1. Expecting success right away.

If you are expecting success right away from your business, then you are setting yourself up for disappointment. Yes, it is great to have the confidence and the drive to want to be successful fast, but you shouldn’t expect these results right away. It takes a long time to grow a business. It takes an even longer time to make money from a business. You need to be realistic about your expectations and try to be patient. One of the many reasons that so many businesses fail so early on is because entrepreneurs expect they can open their doors and just like that they will start making money. Many times these companies go out of business because the entrepreneur can’t afford to pay the rent anymore, they were expecting to earn money right away to cover their expenses. This is why having a cushion to fall back on and being realistic about how much money you can actually make at first is so important.

  1. Trying to do everything yourself.

A good entrepreneur knows how to delegate, plain and simple. If you try to do everything yourself, you are only setting yourself up for failure. You need to know how to outsource. I talked in great deal about outsourcing in the past and hiring others to take care of some of the tasks that I simply cannot handle on my own. Different entrepreneurs will have different types of tasks that they want outsourced. No matter what those things are it is important that you are delegating them to others so you can make better use of your time and put yourself in the best position possible, to do your best work possible. Doing everything yourself will only cause you to burn out or draw focus away from the tasks that actually need your expertise and attention.

  1. Ignoring your true passion and just going for the money.

If you aren’t passionate about your business and the field you have chosen to open a company in, then you will never be successful. One of the biggest mistakes that any entrepreneur can make is ignoring their true passion and just opening a company to make money. I was passionate about penny stocks even though the rest of Wall St. wasn’t. Many people urged me to “follow the money” and go into different sectors, but I already had success with penny stocks so I decided to stick with it. I made a free guide and now I’m the biggest teacher of this undeserved niche; in fact my own teaching business now makes 8 figures annually. Entrepreneurs who do this get no fulfillment out of life, even if they are successful. I guarantee you money alone will not comfort you in the way that feeling fulfilled can.

  1. Not being adaptable.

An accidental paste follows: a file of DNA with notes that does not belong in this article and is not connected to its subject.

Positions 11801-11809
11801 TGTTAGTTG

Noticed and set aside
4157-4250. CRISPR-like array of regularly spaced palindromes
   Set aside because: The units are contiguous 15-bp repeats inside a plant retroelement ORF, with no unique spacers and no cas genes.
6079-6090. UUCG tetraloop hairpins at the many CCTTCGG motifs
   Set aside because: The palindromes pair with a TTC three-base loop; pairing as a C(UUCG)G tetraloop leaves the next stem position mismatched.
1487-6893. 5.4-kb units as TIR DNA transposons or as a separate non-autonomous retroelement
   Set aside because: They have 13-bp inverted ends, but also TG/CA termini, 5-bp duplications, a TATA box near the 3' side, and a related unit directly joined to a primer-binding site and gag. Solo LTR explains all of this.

If you want to be a successful entrepreneur in today’s ever-changing market, then you need to learn to be adaptable. If you are not adapting and you are putting too much expectation on one product or service, you will never succeed. You are putting all of your eggs in one basket, so to say. Instead, you need to test, test and test again. Try various products and solutions. Explore new options. Go with what is working now, but always be ready to make changes in the future.

  1. Ignoring social media.

There are so many traditional industries that think they don’t need the Internet. Whether you are a package store or a dry cleaner, it doesn’t matter, you need the internet. Why? Customers are on the internet and any business that wants to be successful needs to be where their customers are and put themselves face-to-face with their clients.

There is a tech revolution right now and entrepreneurs need to use it. The internet and social media are very cheap tools for any entrepreneur to use, and most importantly, they can be very effective.

Decisions, decisions…5 ways to stop making bad ones in business(Entrepreneur)

By: Anna Johansson

Source: http://www.entrepreneur.com/article/271762

One of the biggest contributors to a business’s success is its entrepreneur’s ability to make good decisions. What makes a “good” decision doesn’t necessitate a guaranteed better payoff, but it does increase your odds of success to a significant degree. For example, if you make a decision based on a coin flip, it may end up working out, but it’s still a “bad” decision. If you take your time gathering information, contemplating the possibilities and calculating the risk versus reward, you aren’t assured a perfect final outcome — but you will have made a “good” decision. There are certain psychological dispositions in all of us that influence our decisions without our knowing. These are biases, which may exaggerate certain realities or blind us to logical truths. It’s not possible to objectively eliminate these biases, but if you’re aware of them, you can compensate for them and end up making better decisions.

  1. The anchoring effect